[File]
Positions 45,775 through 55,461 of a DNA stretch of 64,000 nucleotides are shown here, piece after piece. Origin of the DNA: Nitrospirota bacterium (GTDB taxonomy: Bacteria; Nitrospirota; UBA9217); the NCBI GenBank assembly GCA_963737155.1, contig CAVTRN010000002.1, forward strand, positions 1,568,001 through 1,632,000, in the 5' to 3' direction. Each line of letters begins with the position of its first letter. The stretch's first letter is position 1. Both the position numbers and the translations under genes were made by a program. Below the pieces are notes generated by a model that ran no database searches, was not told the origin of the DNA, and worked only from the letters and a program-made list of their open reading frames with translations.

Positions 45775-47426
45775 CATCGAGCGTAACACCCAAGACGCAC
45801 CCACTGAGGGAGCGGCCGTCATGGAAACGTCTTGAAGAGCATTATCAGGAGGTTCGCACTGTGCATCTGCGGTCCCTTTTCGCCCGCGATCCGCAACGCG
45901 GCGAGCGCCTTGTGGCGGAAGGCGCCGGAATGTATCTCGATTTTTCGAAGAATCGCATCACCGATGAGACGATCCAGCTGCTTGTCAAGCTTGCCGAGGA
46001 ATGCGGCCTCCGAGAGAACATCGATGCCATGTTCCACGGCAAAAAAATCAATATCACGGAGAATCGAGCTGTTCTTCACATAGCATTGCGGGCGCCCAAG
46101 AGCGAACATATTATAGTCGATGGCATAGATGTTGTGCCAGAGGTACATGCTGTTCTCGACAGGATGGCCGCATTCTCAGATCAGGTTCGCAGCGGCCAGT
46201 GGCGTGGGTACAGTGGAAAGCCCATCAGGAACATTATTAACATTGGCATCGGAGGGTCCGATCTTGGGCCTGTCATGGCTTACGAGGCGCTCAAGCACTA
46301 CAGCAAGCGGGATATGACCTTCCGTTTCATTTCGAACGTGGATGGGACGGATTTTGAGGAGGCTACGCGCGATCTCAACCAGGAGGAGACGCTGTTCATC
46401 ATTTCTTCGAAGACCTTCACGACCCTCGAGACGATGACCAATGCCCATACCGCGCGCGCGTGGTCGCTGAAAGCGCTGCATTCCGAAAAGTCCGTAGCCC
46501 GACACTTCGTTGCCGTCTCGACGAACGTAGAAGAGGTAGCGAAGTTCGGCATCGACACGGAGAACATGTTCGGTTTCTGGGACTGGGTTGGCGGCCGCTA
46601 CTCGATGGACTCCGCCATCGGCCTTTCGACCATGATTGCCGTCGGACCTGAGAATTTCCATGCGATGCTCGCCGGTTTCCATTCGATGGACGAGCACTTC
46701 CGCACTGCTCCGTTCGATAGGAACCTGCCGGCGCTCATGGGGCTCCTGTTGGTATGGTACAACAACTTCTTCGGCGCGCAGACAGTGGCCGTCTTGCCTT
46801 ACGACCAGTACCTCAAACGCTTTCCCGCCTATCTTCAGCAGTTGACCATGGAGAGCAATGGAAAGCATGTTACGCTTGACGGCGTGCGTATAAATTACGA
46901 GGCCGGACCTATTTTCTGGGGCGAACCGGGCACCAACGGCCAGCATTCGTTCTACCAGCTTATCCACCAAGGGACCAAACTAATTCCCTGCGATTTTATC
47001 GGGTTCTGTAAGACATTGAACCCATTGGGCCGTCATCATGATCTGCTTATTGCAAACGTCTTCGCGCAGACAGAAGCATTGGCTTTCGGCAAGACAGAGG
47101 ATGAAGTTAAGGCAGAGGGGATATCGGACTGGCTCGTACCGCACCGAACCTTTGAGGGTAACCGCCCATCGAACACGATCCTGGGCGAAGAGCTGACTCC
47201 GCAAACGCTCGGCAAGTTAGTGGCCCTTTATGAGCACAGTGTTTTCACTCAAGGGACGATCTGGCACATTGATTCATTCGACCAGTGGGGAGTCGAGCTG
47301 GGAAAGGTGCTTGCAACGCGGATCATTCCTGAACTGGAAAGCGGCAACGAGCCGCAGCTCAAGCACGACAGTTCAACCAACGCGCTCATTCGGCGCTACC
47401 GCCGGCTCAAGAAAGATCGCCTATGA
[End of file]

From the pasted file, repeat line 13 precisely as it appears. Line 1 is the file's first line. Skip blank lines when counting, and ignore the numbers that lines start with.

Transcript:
46701 CGCACTGCTCCGTTCGATAGGAACCTGCCGGCGCTCATGGGGCTCCTGTTGGTATGGTACAACAACTTCTTCGGCGCGCAGACAGTGGCCGTCTTGCCTT